Image credit: NASA
Leaders from five of the world’s space agencies met in California this week and pledged to continue building the International Space Station, despite the delays and setbacks from the Columbia disaster. The five groups represented the US, Canada, Europe, Japan and Russia and they usually meet twice a year. Their next meeting is scheduled for October in Moscow to discuss the impact the Columbia accident investigation report will have on their plans.
Space agency leaders from the United States, Europe, Canada, Japan and Russia met today in Monterey California, to review the status of cooperation on the International Space Station (ISS) Program.
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The meeting participants noted the significant milestone of the 1,000th day of permanent human presence aboard the ISS in a live telephone conversation with Expedition Seven Commander, Yuri Malenchenko, and NASA ISS Science Officer, Ed Lu, the cosmonaut and astronaut members of Expedition Seven. The Heads of Agency were briefed on the preliminary recommendations of the Columbia Accident Investigation Board and NASA’s plans for the return to flight of the U.S. Space Shuttle. They agreed to review and update the ISS Program Action Plan, adopted in December 2002, in order to realize the objectives of the ISS Program as soon as possible. The HOA agreed that the ISS Program Action Plan should remain the basis for proceeding with selection of an ISS configuration. The HOA also agreed to meet again in Moscow in mid-October to discuss specific ISS implementation plans taking into account NASA’s Return to Flight activities.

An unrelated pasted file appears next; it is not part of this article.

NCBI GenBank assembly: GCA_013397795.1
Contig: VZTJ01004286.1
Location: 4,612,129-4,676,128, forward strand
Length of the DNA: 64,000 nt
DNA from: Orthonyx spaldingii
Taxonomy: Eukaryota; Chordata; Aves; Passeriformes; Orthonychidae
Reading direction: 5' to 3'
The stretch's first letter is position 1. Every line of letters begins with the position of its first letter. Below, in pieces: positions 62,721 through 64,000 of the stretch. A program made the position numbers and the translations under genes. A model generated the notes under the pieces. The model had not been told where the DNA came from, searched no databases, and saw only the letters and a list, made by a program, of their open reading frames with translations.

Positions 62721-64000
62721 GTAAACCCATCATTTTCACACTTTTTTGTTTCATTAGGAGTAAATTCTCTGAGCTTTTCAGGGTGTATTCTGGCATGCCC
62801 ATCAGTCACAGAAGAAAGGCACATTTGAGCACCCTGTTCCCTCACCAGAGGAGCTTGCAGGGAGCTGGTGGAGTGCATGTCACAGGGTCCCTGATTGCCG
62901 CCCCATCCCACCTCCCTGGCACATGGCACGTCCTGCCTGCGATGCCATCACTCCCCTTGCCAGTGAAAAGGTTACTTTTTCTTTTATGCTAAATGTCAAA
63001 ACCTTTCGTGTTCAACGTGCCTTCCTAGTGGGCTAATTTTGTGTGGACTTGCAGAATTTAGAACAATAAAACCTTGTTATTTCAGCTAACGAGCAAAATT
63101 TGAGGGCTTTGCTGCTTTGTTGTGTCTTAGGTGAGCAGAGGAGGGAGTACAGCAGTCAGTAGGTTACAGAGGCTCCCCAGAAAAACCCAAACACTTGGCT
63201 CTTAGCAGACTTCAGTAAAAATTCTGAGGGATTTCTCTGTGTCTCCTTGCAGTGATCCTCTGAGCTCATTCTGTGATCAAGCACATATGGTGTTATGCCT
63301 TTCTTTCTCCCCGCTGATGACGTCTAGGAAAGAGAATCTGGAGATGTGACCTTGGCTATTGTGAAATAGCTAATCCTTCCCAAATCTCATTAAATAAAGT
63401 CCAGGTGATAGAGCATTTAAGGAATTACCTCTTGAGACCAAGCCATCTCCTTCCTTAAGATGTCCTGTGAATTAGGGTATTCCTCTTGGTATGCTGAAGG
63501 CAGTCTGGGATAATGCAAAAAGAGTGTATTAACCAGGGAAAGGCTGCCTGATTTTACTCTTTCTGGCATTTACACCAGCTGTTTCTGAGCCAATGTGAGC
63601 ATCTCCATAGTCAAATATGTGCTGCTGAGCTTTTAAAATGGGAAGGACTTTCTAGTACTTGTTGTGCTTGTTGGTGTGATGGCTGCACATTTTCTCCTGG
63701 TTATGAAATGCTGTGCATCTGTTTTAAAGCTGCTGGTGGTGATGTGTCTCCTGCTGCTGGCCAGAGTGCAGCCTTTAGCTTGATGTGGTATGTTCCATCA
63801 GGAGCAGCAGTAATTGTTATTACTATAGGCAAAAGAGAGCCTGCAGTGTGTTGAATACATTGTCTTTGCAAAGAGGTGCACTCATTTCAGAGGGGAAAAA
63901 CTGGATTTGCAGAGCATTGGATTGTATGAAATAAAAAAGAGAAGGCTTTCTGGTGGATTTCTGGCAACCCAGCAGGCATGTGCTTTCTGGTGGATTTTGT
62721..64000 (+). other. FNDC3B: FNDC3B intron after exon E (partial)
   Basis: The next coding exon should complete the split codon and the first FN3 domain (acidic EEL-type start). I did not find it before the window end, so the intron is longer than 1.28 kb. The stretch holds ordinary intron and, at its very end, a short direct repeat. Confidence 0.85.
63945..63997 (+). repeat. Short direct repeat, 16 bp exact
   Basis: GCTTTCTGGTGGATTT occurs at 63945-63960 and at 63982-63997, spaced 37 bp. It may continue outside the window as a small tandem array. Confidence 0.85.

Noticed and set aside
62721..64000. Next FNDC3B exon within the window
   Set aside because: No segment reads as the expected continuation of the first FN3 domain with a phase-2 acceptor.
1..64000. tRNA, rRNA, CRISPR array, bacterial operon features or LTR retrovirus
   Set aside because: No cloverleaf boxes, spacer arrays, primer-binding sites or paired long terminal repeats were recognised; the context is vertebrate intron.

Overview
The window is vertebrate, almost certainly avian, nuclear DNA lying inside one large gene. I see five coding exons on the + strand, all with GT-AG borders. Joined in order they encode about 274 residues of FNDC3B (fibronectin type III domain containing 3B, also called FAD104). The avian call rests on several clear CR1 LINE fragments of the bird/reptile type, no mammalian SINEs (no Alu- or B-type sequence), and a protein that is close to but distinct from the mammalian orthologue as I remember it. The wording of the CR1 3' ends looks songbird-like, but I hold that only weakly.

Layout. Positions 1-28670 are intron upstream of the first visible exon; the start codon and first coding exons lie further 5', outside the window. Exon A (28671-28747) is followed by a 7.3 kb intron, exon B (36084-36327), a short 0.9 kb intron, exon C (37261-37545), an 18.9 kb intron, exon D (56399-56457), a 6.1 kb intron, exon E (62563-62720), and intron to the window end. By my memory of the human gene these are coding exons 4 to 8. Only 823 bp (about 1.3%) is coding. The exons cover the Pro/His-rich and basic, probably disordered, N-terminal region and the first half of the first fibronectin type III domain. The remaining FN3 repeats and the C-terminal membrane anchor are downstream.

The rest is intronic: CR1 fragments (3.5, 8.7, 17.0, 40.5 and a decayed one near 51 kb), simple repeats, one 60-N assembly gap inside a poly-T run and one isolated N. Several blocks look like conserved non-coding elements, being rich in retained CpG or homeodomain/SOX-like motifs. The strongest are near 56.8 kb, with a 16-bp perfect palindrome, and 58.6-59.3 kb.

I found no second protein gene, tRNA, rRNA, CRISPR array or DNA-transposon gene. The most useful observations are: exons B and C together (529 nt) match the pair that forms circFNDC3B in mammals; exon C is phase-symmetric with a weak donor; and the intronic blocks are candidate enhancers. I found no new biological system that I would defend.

Appreciation was expressed for the strong support for the ISS Program by all Partner agencies, and in particular by the Russian Aviation and Space Agency, for resolutely providing for continuing human presence on the ISS after the tragic loss of the Space Shuttle Columbia and her courageous crew. The ISS partnership looks forward to continuing critical Russian support for general ISS operations, logistics and crew transportation and rescue capability until the Space Shuttle returns to flight and beyond. The Partners expressed great enthusiasm for NASA’s Return to Flight and the timely resumption of ISS assembly and opportunities for enhanced utilization of this world-class research facility.
Original Source: NASA News Release